27 January 2016

How to deal with a broody hen

Earlier this month I got this question from a follower: "One of the chooks keeps heading back to the coop to sit in the nesting box, sometimes, not always, sitting on an egg. She is all puffed up & filling the whole nesting box. When I give them their mash in the evening, she's not as interested as she used to be. She looks much fatter (or fluffed up?) than the other 2. What's going on? Does anyone know?"

This is a fantastic description of a broody hen: fluffed up and refusing to leave the nest box. She might also have a paler comb and, when she does go out for a quick snack and a drink, make a quiet, clucky sound, which is why another word for the condition is 'clucky'.


To me, broodiness is like a kind of craziness has grasped the bird. She can think about nothing other than sitting on her eggs, keeping them warm. Whether they are actually fertile is neither here nor there to her. In fact, although eggs make her more likely to stay on the nest, she'll sit in there even after you've taken them away. By the time she's noticeably broody she'll have paused her own egg-laying and will be tucking the other hens' eggs under her warm belly, which has probably become fairly bald to allow skin-to-shell contact.

Competition for space in the nest box.


It takes three weeks of incubation for chicken eggs to hatch, so your broody hen is likely to be in this state for a long time if you don't do anything about it. Without the stimulus of chicks appearing out of the eggs she may stay broody even longer. She'll get very thin, as incubating hens rarely eat.

If you want chicks, of course, broodiness is wonderful. You can buy fertile eggs cheaply off Trade Me, pop them under your hen, and in three weeks they'll probably hatch. A broody hen needs a quiet nest box to herself, and a safe place for her and her chicks (i.e. where cats, dogs and adult hens can't get to the chicks). They'll also need a water container that chicks can drink from but not drown in, and chick starter food. Having a mother hen and chicks is delightful.

If you don't want chicks, broodiness is a downright nuisance, and requires attention. It will be ongoing, too, because a hen that's prone to going broody will keep doing so again and again, even if you let her have chicks. She's valuable to people who want chicks, though, so you can easily sell her.

How to break broodiness

The most important thing is to keep her away from the nest. Some hens snap out of their broodiness more easily than others, and it may be a simple case of blocking off the nest box as soon as the other hens have laid, then unblocking it once darkness falls and all the birds are roosting.

A failed attempt to block off the nest box
Once I had a huge Orpington who occasionally went broody. I blocked off the main nest box, which was slightly raised, and put straw underneath it, because the Orpington's brown shaver flockmates could get under there to lay, but she was too big to squeeze in. That way the broody bird was completely excluded from a nest box, but the others had a reasonable substitute available. After about three days the Orpington would come right - but she was a particularly easy fix.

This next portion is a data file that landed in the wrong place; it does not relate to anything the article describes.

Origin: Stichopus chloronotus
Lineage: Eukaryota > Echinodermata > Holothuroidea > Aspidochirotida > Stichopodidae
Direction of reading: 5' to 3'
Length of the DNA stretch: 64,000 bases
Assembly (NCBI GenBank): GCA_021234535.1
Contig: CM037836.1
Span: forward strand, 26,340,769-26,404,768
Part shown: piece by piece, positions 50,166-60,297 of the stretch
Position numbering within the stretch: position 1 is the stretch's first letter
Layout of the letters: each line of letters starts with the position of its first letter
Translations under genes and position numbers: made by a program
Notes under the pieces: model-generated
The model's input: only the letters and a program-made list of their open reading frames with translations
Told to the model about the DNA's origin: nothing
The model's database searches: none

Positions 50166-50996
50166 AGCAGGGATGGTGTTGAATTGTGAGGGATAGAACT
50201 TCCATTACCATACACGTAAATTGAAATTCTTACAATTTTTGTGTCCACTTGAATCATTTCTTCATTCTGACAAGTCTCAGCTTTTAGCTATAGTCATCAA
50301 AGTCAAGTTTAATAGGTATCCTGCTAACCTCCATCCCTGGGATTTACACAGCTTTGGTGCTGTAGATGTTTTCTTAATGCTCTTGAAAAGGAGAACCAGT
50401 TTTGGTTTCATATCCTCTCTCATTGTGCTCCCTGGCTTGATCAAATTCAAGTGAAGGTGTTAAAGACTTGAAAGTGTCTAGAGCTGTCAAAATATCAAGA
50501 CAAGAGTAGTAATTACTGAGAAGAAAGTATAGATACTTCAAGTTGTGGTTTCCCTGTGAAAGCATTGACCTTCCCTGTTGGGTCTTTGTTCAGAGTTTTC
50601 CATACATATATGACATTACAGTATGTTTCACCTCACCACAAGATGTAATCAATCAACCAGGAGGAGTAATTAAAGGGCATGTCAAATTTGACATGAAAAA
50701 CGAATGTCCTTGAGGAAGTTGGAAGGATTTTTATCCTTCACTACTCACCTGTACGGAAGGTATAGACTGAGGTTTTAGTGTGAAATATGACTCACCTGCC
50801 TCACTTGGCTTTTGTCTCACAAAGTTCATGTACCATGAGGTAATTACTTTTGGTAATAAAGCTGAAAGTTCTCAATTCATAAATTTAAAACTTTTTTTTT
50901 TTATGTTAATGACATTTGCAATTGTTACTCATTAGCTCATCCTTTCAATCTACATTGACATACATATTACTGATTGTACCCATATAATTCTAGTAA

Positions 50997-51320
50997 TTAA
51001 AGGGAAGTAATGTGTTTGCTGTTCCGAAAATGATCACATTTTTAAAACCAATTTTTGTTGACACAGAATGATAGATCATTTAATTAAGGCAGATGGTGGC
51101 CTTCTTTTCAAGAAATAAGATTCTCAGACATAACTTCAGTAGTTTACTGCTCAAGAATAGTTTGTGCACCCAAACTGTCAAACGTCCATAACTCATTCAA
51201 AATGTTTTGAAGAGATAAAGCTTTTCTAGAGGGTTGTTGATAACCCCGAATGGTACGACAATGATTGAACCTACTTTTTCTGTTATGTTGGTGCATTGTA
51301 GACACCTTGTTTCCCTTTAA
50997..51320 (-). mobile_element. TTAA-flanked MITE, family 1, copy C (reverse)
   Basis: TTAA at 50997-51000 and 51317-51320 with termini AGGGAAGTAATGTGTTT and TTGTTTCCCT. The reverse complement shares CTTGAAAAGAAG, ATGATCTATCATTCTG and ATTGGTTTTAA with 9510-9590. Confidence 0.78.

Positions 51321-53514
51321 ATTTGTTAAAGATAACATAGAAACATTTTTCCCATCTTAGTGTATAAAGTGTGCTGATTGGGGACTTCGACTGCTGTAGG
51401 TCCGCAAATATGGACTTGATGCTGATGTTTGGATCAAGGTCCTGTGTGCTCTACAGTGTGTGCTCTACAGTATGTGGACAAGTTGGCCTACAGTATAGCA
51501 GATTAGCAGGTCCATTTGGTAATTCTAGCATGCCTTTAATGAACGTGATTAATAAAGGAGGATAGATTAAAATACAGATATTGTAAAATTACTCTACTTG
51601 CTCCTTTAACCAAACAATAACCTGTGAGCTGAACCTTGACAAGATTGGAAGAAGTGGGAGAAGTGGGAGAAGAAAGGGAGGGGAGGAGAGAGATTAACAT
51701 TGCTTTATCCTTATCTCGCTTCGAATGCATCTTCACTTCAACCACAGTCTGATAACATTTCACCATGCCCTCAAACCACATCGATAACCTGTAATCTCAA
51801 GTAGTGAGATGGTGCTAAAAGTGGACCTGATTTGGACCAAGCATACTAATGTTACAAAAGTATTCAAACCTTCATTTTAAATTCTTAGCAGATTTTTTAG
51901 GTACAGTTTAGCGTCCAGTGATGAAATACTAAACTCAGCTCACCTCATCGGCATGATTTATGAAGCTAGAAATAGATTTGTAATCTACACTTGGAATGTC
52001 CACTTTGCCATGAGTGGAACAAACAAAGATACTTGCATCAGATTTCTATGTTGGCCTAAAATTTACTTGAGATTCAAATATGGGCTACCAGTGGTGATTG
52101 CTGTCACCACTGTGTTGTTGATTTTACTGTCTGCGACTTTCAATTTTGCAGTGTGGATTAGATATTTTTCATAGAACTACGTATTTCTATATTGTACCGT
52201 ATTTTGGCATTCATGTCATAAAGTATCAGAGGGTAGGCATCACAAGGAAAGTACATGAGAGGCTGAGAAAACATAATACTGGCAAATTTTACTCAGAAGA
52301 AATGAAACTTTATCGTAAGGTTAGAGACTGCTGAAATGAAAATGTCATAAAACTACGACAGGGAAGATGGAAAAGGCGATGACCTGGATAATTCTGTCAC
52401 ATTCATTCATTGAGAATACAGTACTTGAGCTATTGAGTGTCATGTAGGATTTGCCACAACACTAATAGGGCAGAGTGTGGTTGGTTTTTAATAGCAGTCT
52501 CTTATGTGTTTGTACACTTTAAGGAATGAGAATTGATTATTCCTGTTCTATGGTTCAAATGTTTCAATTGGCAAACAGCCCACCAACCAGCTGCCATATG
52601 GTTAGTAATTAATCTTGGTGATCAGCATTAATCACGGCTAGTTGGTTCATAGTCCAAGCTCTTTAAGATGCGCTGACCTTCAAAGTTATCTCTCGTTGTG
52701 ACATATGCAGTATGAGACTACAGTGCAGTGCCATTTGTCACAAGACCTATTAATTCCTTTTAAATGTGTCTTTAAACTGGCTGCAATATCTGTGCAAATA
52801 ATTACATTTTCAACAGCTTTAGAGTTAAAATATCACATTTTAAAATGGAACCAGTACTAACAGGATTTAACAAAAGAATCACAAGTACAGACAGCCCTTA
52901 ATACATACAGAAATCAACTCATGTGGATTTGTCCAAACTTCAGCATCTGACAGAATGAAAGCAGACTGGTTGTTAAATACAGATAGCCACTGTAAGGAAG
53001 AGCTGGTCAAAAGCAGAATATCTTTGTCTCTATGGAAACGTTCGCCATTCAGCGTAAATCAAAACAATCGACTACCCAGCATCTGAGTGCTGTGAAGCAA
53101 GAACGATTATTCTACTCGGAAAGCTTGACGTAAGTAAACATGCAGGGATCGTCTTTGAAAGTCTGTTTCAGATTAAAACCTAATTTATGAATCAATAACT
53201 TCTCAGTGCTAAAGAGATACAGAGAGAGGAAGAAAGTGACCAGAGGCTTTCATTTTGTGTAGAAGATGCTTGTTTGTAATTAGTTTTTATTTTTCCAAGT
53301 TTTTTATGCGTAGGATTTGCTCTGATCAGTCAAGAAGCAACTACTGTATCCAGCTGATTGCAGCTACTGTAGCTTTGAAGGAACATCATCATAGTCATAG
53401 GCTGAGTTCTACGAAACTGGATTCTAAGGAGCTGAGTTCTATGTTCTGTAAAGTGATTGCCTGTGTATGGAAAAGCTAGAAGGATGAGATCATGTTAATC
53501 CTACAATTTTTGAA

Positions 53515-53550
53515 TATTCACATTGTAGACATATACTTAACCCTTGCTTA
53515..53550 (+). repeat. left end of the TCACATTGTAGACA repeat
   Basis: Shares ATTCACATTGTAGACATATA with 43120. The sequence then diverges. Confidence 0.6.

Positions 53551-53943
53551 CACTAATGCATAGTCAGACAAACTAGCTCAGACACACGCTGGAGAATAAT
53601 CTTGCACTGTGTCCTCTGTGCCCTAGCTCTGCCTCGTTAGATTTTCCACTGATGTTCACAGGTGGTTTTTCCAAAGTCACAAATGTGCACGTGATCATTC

More persistent brooders will just sit somewhere else, even if it doesn't resemble a nest. My most persistent one, a blue Orpington, once just sat in mud as the rain fell on her. She was completely gripped.
A nicely constructed broody cage (in foreground)
In this case, a broody cage is a good solution. This can be anything patched together as long as it has a roof that shades and shields, four walls (wire mesh is good) and a wire mesh floor, with plenty of food and water available. The idea is to get "air under her skirts". The hen needs to stay in there for, well, as long as it takes for her to stop seeming broody! This is a shorter time than it will take for her to lay again, so you needn't leave her in there that long, as it is a bit mean. Just look out for her standing rather than sitting, feathers sitting flat and normal sounds. If she goes to the nest box when you return her to her coop, she needs longer in the broody cage.

An alternative solution

Not having a broody cage, I recently came up with a different approach. I fenced off a paved area of our property well away from the coop, and put the broody in there, alone. She squawked terribly, and escaped repeatedly until I secured the fence properly. She was so distressed at being isolated in this way that she never sat down at all (this bird has a particularly reactive personality). At night I let her go back to her pals, and made sure she was on the perch at dusk. After three or so days of this treatment she snapped out of her broodiness.

A couple of weeks later, there she was, back in the nest box all day. Intolerant as I am of broodies, and greedy for eggs, I abandoned the fight and gave her away to someone who celebrated her broodiness and let her have chicks.

Choose your breeds carefully

Sometimes modern hybrid breeds like brown shavers go broody, but it's rare. The heavy, beautiful breeds that I love so much are the worst offenders, as are the delightful little Silkies. However, even within a breed there will be unpredictable variation: some individuals just do go broody, and some just won't even if you want them to. Such is nature, teaching us yet again that we cannot control her!

Goodbye, pretty hen. You were too broody.


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